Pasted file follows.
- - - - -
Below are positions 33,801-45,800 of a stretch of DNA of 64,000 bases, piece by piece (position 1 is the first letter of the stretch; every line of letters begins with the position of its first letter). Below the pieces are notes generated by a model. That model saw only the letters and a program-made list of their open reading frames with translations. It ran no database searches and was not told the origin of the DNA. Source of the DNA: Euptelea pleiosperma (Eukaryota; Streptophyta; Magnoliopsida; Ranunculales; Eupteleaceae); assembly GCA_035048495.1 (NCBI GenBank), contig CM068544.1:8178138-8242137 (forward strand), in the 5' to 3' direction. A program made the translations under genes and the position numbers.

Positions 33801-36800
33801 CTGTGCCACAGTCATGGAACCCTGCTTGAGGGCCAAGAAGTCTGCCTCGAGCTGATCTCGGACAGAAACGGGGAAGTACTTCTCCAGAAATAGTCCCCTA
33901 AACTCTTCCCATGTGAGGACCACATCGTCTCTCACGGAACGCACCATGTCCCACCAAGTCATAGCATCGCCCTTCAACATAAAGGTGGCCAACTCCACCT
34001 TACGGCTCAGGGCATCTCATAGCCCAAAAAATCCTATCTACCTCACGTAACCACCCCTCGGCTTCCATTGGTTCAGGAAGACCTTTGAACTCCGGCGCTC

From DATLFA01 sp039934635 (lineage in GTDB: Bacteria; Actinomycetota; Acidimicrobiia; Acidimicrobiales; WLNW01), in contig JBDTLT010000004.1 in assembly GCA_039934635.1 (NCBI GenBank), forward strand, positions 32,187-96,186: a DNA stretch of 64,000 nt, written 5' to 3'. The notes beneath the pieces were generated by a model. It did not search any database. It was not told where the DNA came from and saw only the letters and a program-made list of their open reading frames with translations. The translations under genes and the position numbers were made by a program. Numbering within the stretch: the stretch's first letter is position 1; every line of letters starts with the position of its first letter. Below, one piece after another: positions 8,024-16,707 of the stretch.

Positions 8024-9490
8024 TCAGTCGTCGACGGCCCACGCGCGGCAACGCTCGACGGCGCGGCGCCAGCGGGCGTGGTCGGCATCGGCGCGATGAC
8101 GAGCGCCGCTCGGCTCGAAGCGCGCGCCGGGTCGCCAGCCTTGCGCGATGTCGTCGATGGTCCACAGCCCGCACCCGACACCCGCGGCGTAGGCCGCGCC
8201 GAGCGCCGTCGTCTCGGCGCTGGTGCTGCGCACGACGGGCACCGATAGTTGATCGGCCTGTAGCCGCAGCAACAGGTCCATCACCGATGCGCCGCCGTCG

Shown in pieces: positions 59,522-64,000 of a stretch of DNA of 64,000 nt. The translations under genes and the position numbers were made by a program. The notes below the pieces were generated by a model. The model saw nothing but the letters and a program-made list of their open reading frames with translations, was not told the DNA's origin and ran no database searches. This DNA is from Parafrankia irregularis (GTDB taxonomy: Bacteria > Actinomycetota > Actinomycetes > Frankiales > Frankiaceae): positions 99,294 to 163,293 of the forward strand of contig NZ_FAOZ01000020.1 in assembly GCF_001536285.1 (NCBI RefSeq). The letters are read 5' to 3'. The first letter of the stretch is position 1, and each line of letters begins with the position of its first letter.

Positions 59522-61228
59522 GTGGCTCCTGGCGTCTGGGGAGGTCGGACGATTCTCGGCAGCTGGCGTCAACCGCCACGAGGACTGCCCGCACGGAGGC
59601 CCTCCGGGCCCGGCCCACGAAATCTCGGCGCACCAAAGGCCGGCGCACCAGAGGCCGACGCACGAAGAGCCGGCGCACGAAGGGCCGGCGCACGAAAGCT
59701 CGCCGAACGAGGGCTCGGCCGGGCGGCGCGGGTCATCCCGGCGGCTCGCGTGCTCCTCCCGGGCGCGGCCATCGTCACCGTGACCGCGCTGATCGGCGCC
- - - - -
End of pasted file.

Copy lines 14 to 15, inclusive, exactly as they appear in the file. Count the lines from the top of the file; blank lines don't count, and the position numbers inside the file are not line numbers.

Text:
59601 CCTCCGGGCCCGGCCCACGAAATCTCGGCGCACCAAAGGCCGGCGCACCAGAGGCCGACGCACGAAGAGCCGGCGCACGAAGGGCCGGCGCACGAAAGCT
59701 CGCCGAACGAGGGCTCGGCCGGGCGGCGCGGGTCATCCCGGCGGCTCGCGTGCTCCTCCCGGGCGCGGCCATCGTCACCGTGACCGCGCTGATCGGCGCC